Must-know Tips for Adjustment Layers in Photoshop Hey Cafe Crew, it's Colin Smith here fromPhotoshopCAFE and today I've got something really interesting.
I'm going to give you some tips working withadjustments and adjustment layers in multiple layered documents.
So right now, I'm in the middle of the compositehere where I'm creating this guitar girl with the flames and stuff.
As you can see, the edges are rough and things.
I haven't finished yet, which is kind of halfwaythrough.
So, this is a real kind of a scenario likesay, for example, we've got the girl here and we can see that's the layer there.
And what I want to do is I want to make Lynn[00:00:30], which is the model, darker or lighter or do some curves adjustment.
So, I'm going to go down to the adjustmentlayer because we know this is the best way to work and we're going to grab a Curve Adjustment.
Now, what this Curve Adjustment, you know,I can increase the contrast by pulling it down here a little bit in the shadows, liftingit up a little bit in the highlights and just kind of play around, but there's a slightproblem here.
Notice, as I'm adjusting this, as you cansee, it's affecting all the layers.
And the reason for that is because when youapply adjustment layer, by default, it applies under every single layer underneath it.
Now there's a way we can do it to isolateit directly to this one layer and I'm going to show you two different techniques, butthis first technique is we're going to clip this, so if you look inside the Propertiespanel, and all we're going to do is double click on your adjustment, by the way.
They will open your Properties panel if it'snot already open and we can see there's our adjustments.
And if we want to affect just the layer underneath,which is our girl there, we can click on this little clip button.
Notice you'll see this little arrow and nowit's only going to affect that layer.
See that? It's not affecting anything else except forthe layer directly underneath it.
Now there's another way of getting there andit's if we hold the Alt or the Option key and move between the two layers.
You see that little square with the arrow? Click on that and that will now trickle allthe way down working its normal behavior or we can tap and notice, now, it would justaffect that one layer, so we can go in here and, you know, we could do some color correctionor whatever, just on that one layer if we wanted to do that.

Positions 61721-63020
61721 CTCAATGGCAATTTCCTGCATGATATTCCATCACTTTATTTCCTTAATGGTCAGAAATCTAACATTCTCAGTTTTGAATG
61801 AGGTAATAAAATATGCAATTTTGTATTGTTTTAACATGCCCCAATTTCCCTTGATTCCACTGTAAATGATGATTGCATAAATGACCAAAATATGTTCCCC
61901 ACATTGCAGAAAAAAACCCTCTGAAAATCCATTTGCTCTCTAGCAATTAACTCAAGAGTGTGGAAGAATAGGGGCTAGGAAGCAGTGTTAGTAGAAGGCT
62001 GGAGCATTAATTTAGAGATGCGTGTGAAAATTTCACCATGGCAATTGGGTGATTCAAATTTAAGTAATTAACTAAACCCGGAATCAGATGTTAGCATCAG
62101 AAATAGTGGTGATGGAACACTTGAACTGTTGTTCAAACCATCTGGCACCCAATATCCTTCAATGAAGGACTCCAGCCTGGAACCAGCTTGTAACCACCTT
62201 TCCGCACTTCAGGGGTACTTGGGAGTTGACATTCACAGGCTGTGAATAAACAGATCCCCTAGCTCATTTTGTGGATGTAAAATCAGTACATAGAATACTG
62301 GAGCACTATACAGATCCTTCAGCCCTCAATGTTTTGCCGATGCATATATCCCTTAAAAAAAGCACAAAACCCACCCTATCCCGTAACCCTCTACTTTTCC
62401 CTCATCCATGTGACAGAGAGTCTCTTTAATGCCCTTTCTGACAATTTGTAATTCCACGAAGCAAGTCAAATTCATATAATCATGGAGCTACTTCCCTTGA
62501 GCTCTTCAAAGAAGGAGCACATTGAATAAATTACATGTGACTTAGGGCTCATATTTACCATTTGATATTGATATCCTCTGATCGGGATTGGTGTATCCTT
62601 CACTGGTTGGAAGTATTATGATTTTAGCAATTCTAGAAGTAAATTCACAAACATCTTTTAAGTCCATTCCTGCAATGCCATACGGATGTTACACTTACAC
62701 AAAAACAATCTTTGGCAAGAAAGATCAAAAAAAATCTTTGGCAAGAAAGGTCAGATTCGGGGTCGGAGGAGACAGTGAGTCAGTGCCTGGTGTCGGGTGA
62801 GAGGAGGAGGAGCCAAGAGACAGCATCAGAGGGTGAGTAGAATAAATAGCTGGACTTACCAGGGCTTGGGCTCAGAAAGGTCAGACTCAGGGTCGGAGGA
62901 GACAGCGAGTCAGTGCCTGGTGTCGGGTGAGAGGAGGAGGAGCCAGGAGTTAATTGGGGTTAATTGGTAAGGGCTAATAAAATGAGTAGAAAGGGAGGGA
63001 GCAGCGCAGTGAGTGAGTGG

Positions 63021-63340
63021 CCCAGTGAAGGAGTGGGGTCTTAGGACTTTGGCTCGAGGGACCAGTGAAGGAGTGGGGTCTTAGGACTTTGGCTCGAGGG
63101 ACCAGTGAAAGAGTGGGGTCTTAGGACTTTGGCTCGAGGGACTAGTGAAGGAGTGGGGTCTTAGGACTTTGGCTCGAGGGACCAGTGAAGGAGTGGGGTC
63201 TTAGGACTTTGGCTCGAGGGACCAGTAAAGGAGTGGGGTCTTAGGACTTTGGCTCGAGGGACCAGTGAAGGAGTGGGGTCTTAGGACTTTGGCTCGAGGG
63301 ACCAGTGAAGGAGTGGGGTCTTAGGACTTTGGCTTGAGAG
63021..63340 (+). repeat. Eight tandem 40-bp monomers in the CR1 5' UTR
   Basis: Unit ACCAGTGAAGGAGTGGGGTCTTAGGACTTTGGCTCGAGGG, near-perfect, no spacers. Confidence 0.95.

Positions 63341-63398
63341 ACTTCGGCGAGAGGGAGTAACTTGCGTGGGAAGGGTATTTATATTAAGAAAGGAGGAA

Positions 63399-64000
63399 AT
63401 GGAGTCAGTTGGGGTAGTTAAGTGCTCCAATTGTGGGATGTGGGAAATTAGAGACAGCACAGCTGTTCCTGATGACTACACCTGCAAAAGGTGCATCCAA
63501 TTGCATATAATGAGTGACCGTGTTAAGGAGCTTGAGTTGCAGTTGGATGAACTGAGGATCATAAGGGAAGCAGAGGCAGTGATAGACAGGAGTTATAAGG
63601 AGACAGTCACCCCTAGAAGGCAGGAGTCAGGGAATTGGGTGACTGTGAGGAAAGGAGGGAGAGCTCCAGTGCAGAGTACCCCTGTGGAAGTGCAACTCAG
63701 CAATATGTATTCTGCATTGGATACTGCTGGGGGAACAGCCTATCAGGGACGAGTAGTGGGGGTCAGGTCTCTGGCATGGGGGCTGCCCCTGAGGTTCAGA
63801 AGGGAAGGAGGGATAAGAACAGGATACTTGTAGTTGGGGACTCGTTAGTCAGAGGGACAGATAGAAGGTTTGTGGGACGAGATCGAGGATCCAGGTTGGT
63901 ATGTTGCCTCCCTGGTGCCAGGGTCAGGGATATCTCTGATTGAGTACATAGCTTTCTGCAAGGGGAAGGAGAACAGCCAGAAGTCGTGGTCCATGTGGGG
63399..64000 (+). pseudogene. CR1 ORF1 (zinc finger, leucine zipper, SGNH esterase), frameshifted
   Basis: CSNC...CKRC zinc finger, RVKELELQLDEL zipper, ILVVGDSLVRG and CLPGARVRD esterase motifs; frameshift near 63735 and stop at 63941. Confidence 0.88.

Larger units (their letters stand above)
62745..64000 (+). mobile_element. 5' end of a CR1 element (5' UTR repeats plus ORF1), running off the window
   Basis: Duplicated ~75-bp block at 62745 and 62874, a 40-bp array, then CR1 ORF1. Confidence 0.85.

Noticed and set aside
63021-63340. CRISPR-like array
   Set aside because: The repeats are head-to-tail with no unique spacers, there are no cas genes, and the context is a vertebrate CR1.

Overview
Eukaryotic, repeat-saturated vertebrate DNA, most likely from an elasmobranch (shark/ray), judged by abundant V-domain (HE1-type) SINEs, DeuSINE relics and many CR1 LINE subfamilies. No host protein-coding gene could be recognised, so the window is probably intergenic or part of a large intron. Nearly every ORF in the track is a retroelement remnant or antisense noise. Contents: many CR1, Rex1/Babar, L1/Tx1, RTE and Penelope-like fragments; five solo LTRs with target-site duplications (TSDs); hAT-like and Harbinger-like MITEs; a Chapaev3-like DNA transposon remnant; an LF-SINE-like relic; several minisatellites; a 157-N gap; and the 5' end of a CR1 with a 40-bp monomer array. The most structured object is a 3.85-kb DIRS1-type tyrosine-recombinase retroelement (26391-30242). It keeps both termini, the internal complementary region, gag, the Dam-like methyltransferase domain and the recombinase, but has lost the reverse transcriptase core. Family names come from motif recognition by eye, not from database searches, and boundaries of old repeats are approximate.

All right, so that's one way that we can work.
Let me undo this and I'm going to show youanother way.
Now, typically, these adjustment layers wouldwork–actually let me just bring it back.
The problem with this, though, is if we startto move layers around, like maybe we want to go above some other layers and we startto move it around like this.
You know, we can do that, but notice we hadto grab that adjustment layer and if we would have moved this and not grab the adjustmentlayer, notice it goes above the adjustment, we lose it.
So, when we're starting to work with a lotof layers, this is not necessarily the best way to work, so let me undo this and I'm goingto show you another way.
Another way is to just right click, convertthis to a Smart Object.
And now we have a smart object and ratherthan using adjustment layers, we can just use the adjustments directly, which you'regoing to find under the Image Adjust menu.
Now we're used to doing this with Filtersbecause when we do this to a smart object, we get what's known as Smart Filters, butif we do an adjustment, we can apply that adjustment directly on here and there's thatCurves Adjustment.
Let's bring down those, maybe in the mids,maybe just bring it up a little bit, brighten that up a little, bring it down.
Let's reduce the amount of greens in thisimage a little; just pull that down a little bit and maybe do the same thing with the blues.
Let's pull those down.
And so, what we're doing right now and noticehow it's affecting just our layer like it should, and maybe we're just going to go forthe over-all RGB and just bring that down a little bit, and then we're just going toclick OK.
Now what happened, as you can see, we've gota smart filter but the adjustments worked as a smart filter so we can turn those onand off just by doing that.
When we moved this layer now, it's going totravel with it, which is really important.
And, of course, the other thing, we can doubleclick on it anytime, double click we use these curves and we can go on.
We can adjust these.
These are re-editable just like any adjustmentlayer would, so we basically got an adjustment that's working like an adjustment layer, butalso as a smart filter.
So, the advantage of that is it's keepingit with that layer and then, of course, the other thing is if we right-click over hereor we can, actually, just double click on it there.
We can bring up that Blending Options andthen we can just apply this as a Blending Mode, and we can also take the amount of itso we can take the opacity, just bring the opacity all the way down.
So that's the unedited image and then we canjust bring in a little bit of opacity and just bring in that Curve Adjustment howeverwe like, and we close, we can collapse it there.
So that's another way of working with ouradjustment, so don't ever apply an adjustment directly to that layer.
Make sure that you do it as an adjustmentlayer or if you've got a ton of layers, you might be shuffling them around, convert itto a smart object, and apply an adjustment as a smart filter.
So I hope you enjoyed these little tips.
I'm sure they're going to help you a lot.
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